Hitting the ground running: The first 100 days
Hitting the ground running: The first 100 days

Posts Tagged ‘MRP’

The Paths to Power with YouGov’s Patrick English

Patrick English, Director of Political Analytics at YouGov, joined WA to explore our exclusive polling and analysis of Labour’s potential paths to power and the electoral trends that will shape a Labour government – and to discuss the implications of their latest MRP poll, which predicts a landslide win for Keir Starmer next month.  

Our Paths to Power research is part of WA’s ‘Next Left’ Guide to the Shape of a New Government – which explores what a Labour Government would look like in detail, including analysis of leading PPCs, a look at the role Unions play under a Labour Government, the key moments in the first 100 days, and more. 

YouGov’s first projection of the election campaign showed Labour on track for a historic majority of 194. Victory on this scale would bring in well over 200 additional Labour MPs and new constituencies with a diverse spread of demographics. 

Patrick English, Director of Political Analytics at YouGov, sat down to explore four possible scenarios for Labour with Tom Frackowiak, Partner at WA Communications.  

An underwhelming swing 

YouGov’s polling has stayed resolute since the start of the election campaign and shows no sign of narrowing. At this stage, a hung parliament with Labour as the largest party would be seen as a disaster for Starmer. However, key Labour figures are not complacent and will be aware that this remains a possibility.  

In this eventuality, Labour would likely take solace in their retention of ‘Red Wall’ seats that lost faith in the party in 2019.  

However, without a majority, Starmer’s ability to pass legislation would be dependent on securing cross-party support and he may have to offer significant concessions on his legislative agenda.  

Skin of their teeth 

A small Labour majority would be seen as an underwhelming success for the party and would have implications for their plans in Government.  

Under this scenario, Labour would win back constituencies that haven’t voted red in over a generation, including key southern battlegrounds. Labour’s Parliamentary representation would broaden, moving away from the urban-heavy base we have seen over the last five years.  

This would undoubtedly give Starmer a smaller mandate than he’d hope for. He would need to deliver short-term reforms required to secure a second term and satisfy factions within his own party at the same time.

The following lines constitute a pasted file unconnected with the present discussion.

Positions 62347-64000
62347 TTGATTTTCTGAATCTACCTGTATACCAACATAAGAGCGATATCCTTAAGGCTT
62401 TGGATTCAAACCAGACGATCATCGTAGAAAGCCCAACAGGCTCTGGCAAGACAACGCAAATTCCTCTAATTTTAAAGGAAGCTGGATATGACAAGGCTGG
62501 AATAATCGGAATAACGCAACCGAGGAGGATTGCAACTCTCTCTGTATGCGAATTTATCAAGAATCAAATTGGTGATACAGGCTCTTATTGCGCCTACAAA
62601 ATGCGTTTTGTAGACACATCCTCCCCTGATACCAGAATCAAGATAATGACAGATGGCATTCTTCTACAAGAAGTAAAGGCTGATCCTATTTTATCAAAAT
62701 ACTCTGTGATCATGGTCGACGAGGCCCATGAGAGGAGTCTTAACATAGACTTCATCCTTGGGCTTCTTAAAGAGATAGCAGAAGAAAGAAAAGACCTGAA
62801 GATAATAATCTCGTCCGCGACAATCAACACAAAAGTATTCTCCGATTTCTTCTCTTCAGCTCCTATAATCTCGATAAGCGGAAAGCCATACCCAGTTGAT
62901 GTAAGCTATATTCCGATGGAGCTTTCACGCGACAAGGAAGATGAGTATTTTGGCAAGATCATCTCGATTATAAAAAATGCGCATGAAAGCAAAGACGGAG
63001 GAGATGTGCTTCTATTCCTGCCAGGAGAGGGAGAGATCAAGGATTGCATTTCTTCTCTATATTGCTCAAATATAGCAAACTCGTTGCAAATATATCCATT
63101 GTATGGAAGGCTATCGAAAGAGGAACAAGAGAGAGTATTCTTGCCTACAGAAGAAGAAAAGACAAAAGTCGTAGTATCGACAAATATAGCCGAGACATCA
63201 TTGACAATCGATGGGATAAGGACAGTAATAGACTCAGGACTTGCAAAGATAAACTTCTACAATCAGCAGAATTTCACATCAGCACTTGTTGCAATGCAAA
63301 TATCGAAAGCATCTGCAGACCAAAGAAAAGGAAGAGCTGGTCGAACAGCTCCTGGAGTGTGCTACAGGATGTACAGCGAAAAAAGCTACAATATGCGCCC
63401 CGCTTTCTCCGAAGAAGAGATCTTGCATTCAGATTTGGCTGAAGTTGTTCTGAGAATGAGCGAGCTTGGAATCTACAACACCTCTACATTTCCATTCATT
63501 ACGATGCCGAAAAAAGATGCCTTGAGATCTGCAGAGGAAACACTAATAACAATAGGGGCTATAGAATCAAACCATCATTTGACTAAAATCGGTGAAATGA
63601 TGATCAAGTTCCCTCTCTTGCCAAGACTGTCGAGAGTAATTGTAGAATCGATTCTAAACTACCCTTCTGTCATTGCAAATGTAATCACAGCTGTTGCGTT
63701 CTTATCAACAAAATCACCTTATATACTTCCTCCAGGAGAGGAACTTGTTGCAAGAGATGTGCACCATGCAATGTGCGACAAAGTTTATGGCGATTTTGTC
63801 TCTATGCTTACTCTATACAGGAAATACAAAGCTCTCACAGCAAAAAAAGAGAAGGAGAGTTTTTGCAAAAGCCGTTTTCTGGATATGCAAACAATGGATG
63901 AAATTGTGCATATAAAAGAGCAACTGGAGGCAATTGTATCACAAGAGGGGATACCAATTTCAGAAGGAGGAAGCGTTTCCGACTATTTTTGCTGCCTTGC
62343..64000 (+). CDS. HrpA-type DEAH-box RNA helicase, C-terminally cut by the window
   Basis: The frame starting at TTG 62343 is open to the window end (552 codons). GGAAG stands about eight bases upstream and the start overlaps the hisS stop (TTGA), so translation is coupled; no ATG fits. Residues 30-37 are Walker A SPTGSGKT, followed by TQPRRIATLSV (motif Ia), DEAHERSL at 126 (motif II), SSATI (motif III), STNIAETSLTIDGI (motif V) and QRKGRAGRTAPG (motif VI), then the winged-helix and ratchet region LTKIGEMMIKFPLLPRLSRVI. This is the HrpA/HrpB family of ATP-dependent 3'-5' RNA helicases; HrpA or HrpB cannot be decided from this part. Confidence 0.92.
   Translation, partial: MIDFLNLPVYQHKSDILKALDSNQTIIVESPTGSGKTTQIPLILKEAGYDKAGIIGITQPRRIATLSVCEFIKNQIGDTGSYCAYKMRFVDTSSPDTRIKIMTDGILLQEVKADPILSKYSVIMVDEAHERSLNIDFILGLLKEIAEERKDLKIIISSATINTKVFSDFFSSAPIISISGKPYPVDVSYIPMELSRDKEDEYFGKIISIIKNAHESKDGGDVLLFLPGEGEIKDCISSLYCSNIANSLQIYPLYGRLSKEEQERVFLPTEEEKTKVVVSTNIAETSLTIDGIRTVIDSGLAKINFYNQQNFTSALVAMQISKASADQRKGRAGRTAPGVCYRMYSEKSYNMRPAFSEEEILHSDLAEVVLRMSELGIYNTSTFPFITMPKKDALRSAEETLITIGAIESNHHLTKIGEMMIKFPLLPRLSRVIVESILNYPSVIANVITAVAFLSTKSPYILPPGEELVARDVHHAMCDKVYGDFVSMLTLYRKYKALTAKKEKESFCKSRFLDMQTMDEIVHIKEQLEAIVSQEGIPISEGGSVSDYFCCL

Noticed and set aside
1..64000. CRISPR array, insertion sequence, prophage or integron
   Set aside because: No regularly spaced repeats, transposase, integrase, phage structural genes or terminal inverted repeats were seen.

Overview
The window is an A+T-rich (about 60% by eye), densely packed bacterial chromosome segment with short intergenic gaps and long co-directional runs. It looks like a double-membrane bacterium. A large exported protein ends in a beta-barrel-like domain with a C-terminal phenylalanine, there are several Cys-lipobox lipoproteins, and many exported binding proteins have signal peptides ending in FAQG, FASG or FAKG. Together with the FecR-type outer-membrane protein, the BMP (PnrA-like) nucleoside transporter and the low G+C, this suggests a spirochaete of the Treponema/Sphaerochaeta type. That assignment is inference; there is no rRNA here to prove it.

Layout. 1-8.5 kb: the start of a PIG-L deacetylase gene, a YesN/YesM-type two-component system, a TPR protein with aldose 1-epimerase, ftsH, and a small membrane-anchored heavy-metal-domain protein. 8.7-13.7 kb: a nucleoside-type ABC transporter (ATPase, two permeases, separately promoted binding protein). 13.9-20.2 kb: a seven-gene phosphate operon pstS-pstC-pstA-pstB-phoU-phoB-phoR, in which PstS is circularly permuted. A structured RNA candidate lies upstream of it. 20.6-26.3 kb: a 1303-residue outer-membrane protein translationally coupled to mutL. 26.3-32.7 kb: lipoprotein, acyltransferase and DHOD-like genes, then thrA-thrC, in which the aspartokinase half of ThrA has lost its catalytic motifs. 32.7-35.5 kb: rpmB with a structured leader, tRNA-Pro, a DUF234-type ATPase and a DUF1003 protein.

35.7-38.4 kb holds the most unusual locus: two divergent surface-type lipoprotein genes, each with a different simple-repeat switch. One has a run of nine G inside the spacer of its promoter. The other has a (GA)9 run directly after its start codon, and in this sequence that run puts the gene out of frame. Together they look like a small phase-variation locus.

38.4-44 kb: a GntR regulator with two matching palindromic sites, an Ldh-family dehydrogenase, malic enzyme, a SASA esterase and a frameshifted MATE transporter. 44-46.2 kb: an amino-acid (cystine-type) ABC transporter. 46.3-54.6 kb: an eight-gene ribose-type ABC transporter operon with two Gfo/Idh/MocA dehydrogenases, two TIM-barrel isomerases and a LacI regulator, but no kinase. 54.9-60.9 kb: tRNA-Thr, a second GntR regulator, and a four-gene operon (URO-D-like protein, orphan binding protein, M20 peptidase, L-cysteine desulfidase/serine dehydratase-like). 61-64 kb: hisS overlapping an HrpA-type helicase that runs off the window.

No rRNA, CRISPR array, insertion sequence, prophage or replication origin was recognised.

Strong and stable  

A 10-point swing or more will see Starmer emulate Boris Johnson’s 2019 election victory. This would make considerable in-roads into Conservative, Lib Dem and SNP held seats, including crucial constituencies in the West Country that have been apathetic at best towards Labour since the Blair-era.  

This would bring a whole host of new interests into the Labour Party. Crucially, it would enable Labour to set a course for policy changes over two parliamentary terms, with Starmer safe in the knowledge that challenges to his leadership and authority would be neutered in the immediate term.   

Full-fat Labour majority 

A Labour landslide would leave Starmer in dreamland. A 15–20-point swing is a big ask, but not impossible and YouGov’s latest projection puts Labour within this bracket.  

In this event, Labour would secure seats in traditionally Conservative-voting areas and claw back almost all of their losses in Scotland, reducing the vote share and influence of the SNP in Westminster.  

Starmer would see this as a total success and iron-clad mandate to govern on his decade of renewal. 

All sunshine and roses?  

Patrick finished our discussion by setting out a medium-term challenge for Labour: the electorate’s motivation.  

Currently, voters are not rallying behind Labour out of enthusiasm, but out of discontent with the Conservatives.  

If Labour win the General Election, regardless of the margin, a priority will be inspiring genuine optimism among the electorate. Without convincing voters of their positive vision for the future, Labour risks seeing their lead in the polls become unstable.  

Starmer must ensure that Labour’s policies and ambitions resonate deeply with the public, fostering lasting support that goes beyond mere dissatisfaction with the alternative. 


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